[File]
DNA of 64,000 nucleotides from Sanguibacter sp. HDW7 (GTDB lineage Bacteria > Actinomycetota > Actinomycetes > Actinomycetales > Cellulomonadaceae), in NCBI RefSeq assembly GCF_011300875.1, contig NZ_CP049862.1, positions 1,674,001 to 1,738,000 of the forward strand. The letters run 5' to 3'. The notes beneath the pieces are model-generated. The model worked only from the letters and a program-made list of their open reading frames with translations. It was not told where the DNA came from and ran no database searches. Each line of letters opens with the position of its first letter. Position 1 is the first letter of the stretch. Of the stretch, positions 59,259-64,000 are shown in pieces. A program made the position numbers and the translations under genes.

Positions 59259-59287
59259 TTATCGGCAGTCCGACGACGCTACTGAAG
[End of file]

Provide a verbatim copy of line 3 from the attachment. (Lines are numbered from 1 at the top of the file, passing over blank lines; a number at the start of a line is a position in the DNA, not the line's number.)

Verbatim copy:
59259 TTATCGGCAGTCCGACGACGCTACTGAAG